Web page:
Woe is Sasol*.
Its Lake Charles jaunt was initially supposed to cost some $8.9bn, but it kept on creeping higher and earlier this year Sasol said the costs could be as much as $11.8bn.
That was absolutely and finally the maximum it would cost, the company said.
But then came the latest announcement, in which Sasol now admits it’ll be costing somewhere between $12.6bn and $12.9bn.
That’s a cost overrun of almost 50% and is completely insane.
Now sure, when building something cost overruns are part of the deal.
If you’ve ever built a house (or even just done an extension or some remodeling) you’ll know all about cost overruns.
In fact, when costing a build, the person pricing it generally adds between 10% and 15% extra for this exact reason, and it always seems to get used.
The problem is that when the project was being conceived, the long-term profits would have been based on the $8.9bn figure.
With an extra $4bn being spent, the profitability (return on capital) is significantly less.
Taking it a step further, we can surely assume that if the initial costing had projected the $12.9bn amount, the project would never have been undertaken?
So now Sasol sits with an asset that it massively overpaid for and that will deliver returns well below what was expected.
The question of course is who gets fired? Does it even matter?
Shareholders carry the cost – and the markedly reduced returns – while the executives take their salaries home (perhaps with reduced bonuses) and they are free to ride off into the sunset.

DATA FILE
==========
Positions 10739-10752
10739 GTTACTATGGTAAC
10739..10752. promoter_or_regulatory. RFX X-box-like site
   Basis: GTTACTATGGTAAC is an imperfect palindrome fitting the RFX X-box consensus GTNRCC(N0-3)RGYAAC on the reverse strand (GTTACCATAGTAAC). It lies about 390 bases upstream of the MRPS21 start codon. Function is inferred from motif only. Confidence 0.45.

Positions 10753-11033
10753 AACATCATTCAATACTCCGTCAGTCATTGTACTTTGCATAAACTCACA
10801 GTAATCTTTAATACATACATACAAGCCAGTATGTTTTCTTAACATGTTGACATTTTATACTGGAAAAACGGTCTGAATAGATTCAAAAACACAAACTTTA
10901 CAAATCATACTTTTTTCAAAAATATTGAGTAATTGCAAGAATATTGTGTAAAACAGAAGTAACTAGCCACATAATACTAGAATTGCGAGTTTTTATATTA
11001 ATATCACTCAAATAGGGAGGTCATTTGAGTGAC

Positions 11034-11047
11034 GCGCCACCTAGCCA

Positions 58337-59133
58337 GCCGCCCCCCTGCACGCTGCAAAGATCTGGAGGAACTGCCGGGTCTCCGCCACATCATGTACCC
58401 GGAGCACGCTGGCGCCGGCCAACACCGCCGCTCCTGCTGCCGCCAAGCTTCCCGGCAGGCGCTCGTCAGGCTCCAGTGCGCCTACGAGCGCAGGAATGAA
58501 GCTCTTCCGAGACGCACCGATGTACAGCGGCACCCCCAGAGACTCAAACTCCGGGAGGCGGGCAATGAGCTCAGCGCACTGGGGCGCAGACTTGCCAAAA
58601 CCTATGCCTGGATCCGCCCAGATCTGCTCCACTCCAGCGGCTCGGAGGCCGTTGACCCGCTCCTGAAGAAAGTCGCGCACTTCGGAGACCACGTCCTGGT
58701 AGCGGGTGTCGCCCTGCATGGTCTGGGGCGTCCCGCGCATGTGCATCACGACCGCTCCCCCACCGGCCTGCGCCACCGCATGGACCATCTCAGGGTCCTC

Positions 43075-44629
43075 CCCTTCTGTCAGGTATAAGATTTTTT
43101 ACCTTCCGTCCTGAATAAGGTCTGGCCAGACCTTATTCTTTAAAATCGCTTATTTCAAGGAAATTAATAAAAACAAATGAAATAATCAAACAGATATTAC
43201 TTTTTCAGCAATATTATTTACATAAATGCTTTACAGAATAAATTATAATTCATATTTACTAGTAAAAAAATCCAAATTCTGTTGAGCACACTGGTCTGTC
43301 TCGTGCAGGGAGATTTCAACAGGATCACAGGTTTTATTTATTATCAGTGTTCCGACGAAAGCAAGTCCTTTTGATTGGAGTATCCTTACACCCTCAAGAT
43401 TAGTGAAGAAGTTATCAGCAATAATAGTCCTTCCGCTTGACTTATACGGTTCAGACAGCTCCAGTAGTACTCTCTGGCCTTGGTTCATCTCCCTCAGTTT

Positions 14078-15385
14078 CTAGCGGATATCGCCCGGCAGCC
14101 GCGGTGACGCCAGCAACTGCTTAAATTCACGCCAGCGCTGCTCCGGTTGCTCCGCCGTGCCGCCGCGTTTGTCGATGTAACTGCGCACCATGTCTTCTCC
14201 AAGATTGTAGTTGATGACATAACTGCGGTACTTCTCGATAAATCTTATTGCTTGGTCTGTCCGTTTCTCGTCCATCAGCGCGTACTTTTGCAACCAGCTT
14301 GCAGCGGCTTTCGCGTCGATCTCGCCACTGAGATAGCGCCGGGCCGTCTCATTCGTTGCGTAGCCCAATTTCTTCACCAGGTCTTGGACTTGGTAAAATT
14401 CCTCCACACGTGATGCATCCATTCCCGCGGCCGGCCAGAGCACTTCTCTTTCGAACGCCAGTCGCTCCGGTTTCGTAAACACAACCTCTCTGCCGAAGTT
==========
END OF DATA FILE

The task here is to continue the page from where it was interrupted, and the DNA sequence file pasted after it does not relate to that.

There is also a bigger issue here that I have written about before.
The desire to always be growing.
What was wrong with Sasol that it needed to pivot towards a chemical company, as opposed to just an oil and gas company?
Sure, changing dynamics in its core markets may have reduced long-term profitability.
But notice that the attempt to solve that problem has now led the company straight towards reduced long-term profitability.
Aside from Sasol, the JSE (and, in fact, all global markets) is littered with large projects, and merger and acquisition (M&E) activity.
These are meant to boost profits, but instead they often severely dent them.
Most research on large projects and M&E activity shows that large deals fail to deliver on promises about two-thirds of the time.
So why do companies keep trying? Is this because shareholders demand continued go-go growth?
Or are the executives blinded by the idea of being bigger, better, faster and richer?
What is wrong with being a stable company offering decent enough growth (single digits that beat inflation) and solid, chunky dividends?
Personally, I have a number of stocks in my portfolio that have undertaken these kinds of large deals and every single one has failed.
So now I have a new rule that I am adding to my investment strategy.
Any large project, merger or acquisition will trigger me to put the stock on the sale table.
I won’t sell immediately because the market usually gets excited about these deals and drives the share price higher.
I will take that extra profit.
But then when the hard, and seemingly certain, reality of failure starts to weaken the share price, I will take my money and run.
Sure, Sasol will survive and offer profits again one day and executives won’t be taking on any large projects anytime soon.
But the damage is being caused in the long term, and it’s the shareholders that are paying for it.
I, for one, will no longer be paying for these blunders.
I may re-enter a share again, but they’ll have to convince me of the merits – as does any other stock I buy.
*The writer owns shares in Sasol.
This article originally appeared in the 6 June edition of finweek. Buy and download the magazine here or subscribe to our newsletter here.